Have you ever read Harry Turtledove's Southern Victory series? It's an alternate history series kicked off after the South wins the Civil War, and in addition to being a great read fiction-wise, it also casts some revealing light on the life of blacks in the first couple of decades post-civil war.
It helps to actually read the book series, but here's a bit of a run-down:
Imagine a world where being called "boy", "uncle" and "nigger" is not a taboo act that gets the speaker socially ostracized, but a way of life; where blacks are expected to always remain subservient to whites and are punished by a pro-white society if they don't; where there is plenty of "separate" and no "equal" (and the idea of "separate but equal", much less "equal, period", is unheard of and never suggested); where blacks are regulated to "nigger work" and the better jobs and pay are strictly reserved for whites; where blacks, while not officially slaves, are free in name only; where crimes against blacks by whites are ignored at best or greeted with a "serves you right" at worst, while crimes against whites by blacks are virtually capital crimes. The list goes on and on.
While it can be said that the series is fiction and many of these acts are taken to an extreme for the sake of the story, one need only to look in their history book to understand life for blacks, even after the end of slavery, was full of hardship, so there's an element of truth in the series. It's a real eye-opener, especially when one looks at some blacks nowadays who practically make their living decrying oppression and racism, insinuating that they are somehow in the same boat as the blacks of the 19th and early 20th centuries simply because they were turned down from a job or pulled over for speeding.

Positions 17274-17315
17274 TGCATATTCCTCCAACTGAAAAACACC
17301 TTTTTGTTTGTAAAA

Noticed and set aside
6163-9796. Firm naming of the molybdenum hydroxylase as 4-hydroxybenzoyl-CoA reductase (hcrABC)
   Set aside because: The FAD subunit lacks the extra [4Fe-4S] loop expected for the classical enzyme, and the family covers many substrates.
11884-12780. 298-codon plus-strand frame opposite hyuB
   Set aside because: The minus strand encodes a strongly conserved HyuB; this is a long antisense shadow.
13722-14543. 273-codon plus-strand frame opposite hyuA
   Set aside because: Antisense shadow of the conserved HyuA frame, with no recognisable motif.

Nowadays, blacks are CEOs, politicians, military officers, celebrities, civil service employees, entrepreneurs, things the blacks of previous centuries could only dream of, and yet many of them still claim that racism is holding them back and they aren't treated equally as whites (I still remember my disgust at the cry "The dream has been achieved" after Obama's election, as if blacks had never accomplished anything before that event. And even now, there are blacks out there who will still claim MLK's dream hasn't come to pass). Frankly, it makes one wonder if they really want racism to be gone, considering how much they harp on it in spite of the obvious differences between now and then. And don't even get me started on the measures society goes through today to avoid even the thought of racism (often to no avail); it can certainly be said the races aren't treated equaly, but not in the way one would think.
As a rational man, I'll be one of the first to acknowledge blacks haven't been given the treatment they are entitled to as human beings throughout America's existence, and I despise racism as much as any supporter of individual rights should. But it's rather hard to keep taking the Jesse Jacksons and Al Sharptons of the world seriously when they cry that blacks are still being racially oppressed, yet evidence contradicting them is in plain view. Maybe one day, the evidence will be such that more people, black and white, will be telling them they're full of crap.